“The east tends to use a medical model for the sacrament.  That is, a spiritual guide discerns spirits, the way a physician would examine symptoms, and prescribes remedies for the spiritual illness if needed.  Generally in the East the ministry of reconciliation is entrusted to those who prove themselves skilled at it.  Priestly ordination alone does not necessarily qualify one to perform this ministry in some Easter Churches. [comment: the same is true in the West]

… “When penance was no longer a lengthy public matter, the Western Church took the concept [of indulgences] and applied it to the residual punishment due to sin that an individual might face after death.  The Byzantine Church simply discarded references to indulgences in its penitential practices.” (Appleyard, pp. 22-23)

It is interesting to point out that, in Russia:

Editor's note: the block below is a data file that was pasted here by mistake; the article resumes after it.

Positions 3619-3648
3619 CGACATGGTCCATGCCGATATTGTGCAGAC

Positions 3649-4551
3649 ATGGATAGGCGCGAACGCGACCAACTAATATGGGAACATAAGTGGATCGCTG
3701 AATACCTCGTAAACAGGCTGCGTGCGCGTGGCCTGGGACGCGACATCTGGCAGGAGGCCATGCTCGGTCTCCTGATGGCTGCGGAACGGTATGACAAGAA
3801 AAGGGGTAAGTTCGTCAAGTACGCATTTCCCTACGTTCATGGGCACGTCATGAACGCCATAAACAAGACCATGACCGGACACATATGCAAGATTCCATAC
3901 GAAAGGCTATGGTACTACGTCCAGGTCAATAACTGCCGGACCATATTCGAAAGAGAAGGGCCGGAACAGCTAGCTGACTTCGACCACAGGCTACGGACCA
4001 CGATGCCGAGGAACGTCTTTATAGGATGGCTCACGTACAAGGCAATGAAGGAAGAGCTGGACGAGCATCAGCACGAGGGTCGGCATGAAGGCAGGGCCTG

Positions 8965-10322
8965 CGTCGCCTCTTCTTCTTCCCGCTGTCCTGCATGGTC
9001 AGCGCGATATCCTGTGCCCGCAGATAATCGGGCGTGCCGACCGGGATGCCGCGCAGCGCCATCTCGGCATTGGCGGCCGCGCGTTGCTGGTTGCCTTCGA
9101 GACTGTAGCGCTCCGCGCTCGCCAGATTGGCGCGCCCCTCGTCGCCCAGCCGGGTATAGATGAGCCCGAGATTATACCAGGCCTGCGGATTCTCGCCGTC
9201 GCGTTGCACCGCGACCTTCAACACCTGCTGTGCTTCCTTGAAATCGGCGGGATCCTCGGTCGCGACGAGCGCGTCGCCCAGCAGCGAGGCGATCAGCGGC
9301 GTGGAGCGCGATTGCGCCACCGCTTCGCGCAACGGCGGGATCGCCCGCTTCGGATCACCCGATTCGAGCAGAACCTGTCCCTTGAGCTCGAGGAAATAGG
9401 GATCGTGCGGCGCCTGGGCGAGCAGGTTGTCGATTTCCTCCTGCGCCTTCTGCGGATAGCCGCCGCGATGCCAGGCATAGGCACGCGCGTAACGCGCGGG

“At diocesan conferences after the first [Russian] revolution of 1905, in several places the clergy resolved ‘to abolish private confession and replace it with general confession…. This amounts to abolishing the Orthodox Faith, since without confession the attitude toward religions life as a constant inner struggle is lost, and it is precisely this which distinguishes our faith from the Lutheran and Stundist heresies [Stundists were the forerunners of the Russian Baptists].” (Confession, p. 13)

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Names of the Sacrament

In the Roman Catholic Church, there are many names for this sacrament: the Sacrament of Penance, the Sacrament of Reconciliation, the Sacrament of Confession, etc.